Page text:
Stanton after the War
Lloyd George, the then Prime Minister, declared that he wanted to, ‘Make Britain a country for heroes to live in’ but the reality in the country was that many returning ex servicemen faced unemployment, homelessness and poor housing, as well as learning to live with the consequences of physical and mental injuries on a scale never seen before.
2 million incidents of wounding were recorded between 1914-1918. Stanton men were among them.
Many men found themselves simply unable to speak about their experiences. Never before had sorrow and trauma been so prevalent. The country was also in massive debt, 127% of its national income being debt accrued, similar to Greece recently. 8% of the population found itself paying income tax, as opposed to 2% in 1913.
Women, under 30 and non-householders, were frustrated by their lack of a vote despite helping the war effort enormously by taking on men’s jobs, and had to deal with potentially traumatised returning husbands, partners, and sons and securing their reintegration back into family life.
How much of this affected Stanton is impossible to judge, because issues of unemployment and housing were probably not pertinent, but the emotional baggage that the whole community would have carried would have been echoed around the country. Nevertheless the village did rally round. Parish council minutes record the following :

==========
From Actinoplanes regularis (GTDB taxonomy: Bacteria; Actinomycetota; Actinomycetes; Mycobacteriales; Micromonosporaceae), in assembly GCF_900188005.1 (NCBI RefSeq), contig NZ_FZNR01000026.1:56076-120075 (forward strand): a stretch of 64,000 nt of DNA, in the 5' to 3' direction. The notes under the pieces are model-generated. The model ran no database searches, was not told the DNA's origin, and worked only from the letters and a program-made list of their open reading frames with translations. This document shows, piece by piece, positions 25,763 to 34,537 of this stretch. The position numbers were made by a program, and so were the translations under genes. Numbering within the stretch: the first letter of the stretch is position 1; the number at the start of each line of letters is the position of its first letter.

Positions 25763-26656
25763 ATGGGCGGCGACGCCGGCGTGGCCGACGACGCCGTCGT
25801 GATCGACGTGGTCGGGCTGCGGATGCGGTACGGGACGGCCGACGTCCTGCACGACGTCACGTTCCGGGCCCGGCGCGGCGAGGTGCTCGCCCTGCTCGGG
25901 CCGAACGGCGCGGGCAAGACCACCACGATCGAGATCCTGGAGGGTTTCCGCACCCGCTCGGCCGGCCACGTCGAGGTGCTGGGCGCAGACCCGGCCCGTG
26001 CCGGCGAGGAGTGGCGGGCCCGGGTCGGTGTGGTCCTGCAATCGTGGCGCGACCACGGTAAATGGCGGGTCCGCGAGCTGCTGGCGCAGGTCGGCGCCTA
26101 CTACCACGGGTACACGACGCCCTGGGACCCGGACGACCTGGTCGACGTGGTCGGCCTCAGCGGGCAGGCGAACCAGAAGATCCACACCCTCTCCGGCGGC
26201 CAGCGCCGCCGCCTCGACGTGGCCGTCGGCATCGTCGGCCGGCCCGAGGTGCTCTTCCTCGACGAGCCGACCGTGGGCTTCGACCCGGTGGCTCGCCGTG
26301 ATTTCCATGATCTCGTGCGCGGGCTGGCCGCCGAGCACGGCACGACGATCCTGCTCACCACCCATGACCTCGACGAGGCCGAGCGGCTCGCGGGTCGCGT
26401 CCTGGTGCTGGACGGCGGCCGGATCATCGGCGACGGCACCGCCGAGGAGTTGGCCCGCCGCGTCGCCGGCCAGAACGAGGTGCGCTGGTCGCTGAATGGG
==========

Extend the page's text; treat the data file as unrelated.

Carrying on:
May 1919 Mrs Thornhill be asked to give up a piece of land permanent (sic) as a War Memorial for Stanton
Albert Prince (war veteran) elected as Secretary for War Memorial Committee;
July 1919 At a public meeting, Peace celebrations were proposed involving sports, procession and bands (proposed by Cornelius Holmes (war veteran), Committee set up with Cornelius Holmes as a member);
August 1922 Sherwood Foresters memorial mentioned in relation to a Flag Day being held.
All the men who survived returned to Stanton and many lived out their lives in the village and/or the surrounding area: Leonard Prince became the landlord of The Flying Childers; George Stuart Broomhead was a crane driver at a quarry and a chimney sweep in the evenings; Jim Fryer worked as a joiner and undertaker, taking over the business from his father; Thomas Raymond Housley worked at Cauldwell’s Mill as a salesman; George Wragg was killed in a crane accident at a quarry ; Daniel Holmes moved to Birchover where he ran a shop; George Gladwin returned to his job as a gardener at Stanton Hall; Alfred Prince was a joiner for Stanton Estate and a local preacher; Albert Prince was disabled but made beautiful wooden objects; and George Siddall ran a transport business.